While fatal heroin overdoses more than doubled in Utah between 2011 and 2016, according to a recent Kaiser Family Foundation study, they increased by 650 percent in New Jersey. Over that time, that state also saw a 22-fold increase in overdose deaths involving synthetic opioids like fentanyl.
Yet, Juan Colon felt in the early days of the opioid epidemic, there was little real-time understanding of the crisis — where it was peaking, which batches were to blame and how to respond. So, Colon, who recently retired as a major with the New Jersey State Police, sowed the seeds for the nation’s first Drug Monitoring Initiative.
The spark came to him years earlier, during a statewide assessment of phencyclidine, also known as PCP, angel dust, embalming fluid ... and a half-dozen other names that local police departments were using in their records, thereby muddying the overall picture of PCP use in the state.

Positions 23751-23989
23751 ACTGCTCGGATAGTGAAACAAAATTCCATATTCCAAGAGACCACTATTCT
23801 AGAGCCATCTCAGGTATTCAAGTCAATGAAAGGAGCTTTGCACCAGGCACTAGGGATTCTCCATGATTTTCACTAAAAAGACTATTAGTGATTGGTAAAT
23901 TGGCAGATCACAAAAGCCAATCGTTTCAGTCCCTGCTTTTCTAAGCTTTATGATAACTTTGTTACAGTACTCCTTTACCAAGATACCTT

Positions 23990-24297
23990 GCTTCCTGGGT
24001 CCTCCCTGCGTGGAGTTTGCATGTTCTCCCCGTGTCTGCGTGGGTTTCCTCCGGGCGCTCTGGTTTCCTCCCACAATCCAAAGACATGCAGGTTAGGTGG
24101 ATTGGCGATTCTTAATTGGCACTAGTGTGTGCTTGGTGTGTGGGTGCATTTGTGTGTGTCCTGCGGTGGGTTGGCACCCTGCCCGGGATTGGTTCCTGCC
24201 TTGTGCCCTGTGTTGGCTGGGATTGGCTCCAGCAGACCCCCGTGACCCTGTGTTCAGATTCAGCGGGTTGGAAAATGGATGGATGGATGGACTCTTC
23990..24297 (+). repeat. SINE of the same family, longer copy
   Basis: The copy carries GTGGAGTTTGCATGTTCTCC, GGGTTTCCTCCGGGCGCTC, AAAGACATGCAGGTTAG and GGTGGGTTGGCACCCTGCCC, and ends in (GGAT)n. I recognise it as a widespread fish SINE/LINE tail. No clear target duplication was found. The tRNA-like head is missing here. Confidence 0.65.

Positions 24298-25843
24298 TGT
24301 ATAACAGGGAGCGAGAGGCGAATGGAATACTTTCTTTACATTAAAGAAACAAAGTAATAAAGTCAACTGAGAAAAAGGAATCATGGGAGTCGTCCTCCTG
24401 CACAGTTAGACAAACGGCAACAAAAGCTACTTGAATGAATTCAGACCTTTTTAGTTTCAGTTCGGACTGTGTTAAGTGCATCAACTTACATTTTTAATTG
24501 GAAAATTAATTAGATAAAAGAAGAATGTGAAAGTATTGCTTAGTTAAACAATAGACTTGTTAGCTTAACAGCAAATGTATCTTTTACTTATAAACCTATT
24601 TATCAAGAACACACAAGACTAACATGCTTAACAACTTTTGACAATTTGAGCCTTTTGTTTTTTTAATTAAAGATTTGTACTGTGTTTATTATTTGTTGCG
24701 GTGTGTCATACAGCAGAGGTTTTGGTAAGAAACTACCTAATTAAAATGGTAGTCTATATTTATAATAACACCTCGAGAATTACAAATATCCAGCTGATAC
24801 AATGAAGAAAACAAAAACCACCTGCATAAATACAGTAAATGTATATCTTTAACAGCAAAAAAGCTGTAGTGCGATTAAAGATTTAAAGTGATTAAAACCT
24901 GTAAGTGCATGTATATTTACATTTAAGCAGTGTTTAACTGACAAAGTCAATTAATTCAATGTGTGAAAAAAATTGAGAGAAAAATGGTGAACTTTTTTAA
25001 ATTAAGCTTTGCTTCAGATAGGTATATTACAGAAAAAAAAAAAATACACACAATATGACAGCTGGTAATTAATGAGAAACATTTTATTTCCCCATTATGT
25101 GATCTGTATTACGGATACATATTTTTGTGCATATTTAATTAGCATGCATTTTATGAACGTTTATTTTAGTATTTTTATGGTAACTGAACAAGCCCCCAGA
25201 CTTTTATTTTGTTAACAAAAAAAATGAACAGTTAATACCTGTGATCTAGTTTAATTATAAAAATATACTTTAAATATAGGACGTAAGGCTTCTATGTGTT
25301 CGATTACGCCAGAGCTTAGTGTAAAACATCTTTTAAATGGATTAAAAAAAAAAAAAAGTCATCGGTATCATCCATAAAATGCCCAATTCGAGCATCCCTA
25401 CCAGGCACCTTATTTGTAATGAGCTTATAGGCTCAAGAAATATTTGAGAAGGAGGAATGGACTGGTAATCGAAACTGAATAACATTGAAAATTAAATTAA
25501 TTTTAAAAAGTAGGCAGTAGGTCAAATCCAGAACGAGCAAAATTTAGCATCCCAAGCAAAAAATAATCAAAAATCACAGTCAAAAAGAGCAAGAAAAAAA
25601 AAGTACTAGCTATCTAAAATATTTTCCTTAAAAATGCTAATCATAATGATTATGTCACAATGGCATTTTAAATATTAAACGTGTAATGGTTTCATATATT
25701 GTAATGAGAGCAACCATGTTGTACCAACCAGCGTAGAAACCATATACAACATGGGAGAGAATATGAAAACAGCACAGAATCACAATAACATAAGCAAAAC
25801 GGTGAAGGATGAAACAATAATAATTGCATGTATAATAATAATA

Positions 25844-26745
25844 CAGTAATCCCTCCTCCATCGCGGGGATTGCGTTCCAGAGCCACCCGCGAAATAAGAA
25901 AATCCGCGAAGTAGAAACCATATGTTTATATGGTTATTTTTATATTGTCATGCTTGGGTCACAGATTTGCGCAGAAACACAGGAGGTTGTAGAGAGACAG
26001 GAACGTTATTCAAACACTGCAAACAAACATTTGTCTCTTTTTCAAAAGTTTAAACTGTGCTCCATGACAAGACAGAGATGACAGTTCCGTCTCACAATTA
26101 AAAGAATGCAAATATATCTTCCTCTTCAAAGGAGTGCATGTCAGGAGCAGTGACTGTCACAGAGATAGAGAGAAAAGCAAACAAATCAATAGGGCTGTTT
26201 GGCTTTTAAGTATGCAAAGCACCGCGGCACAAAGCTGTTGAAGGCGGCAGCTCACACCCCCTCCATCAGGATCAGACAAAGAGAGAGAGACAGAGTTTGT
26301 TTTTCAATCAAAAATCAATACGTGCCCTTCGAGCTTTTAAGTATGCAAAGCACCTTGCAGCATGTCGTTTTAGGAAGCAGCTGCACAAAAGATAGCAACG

Around 2009, Colon began to solicit as much information about drug overdoses as he could get his hands on — police seizures, crime lab analyses, coroner’s reports, emergency responses and injections of overdose-reversal drugs. He reached out to crime labs, medical examiners, nearly 500 police departments and more than 200 EMS providers. Some had concerns. Some said no. But Colon persisted.
“OK, give me your email, and we’re going to share whatever we have with you, anyway,” he said he would tell them.
Whereas previously his department had waited years to receive some reports, long after trends had passed, now it had weekly and even daily updates. Doubters became devotees.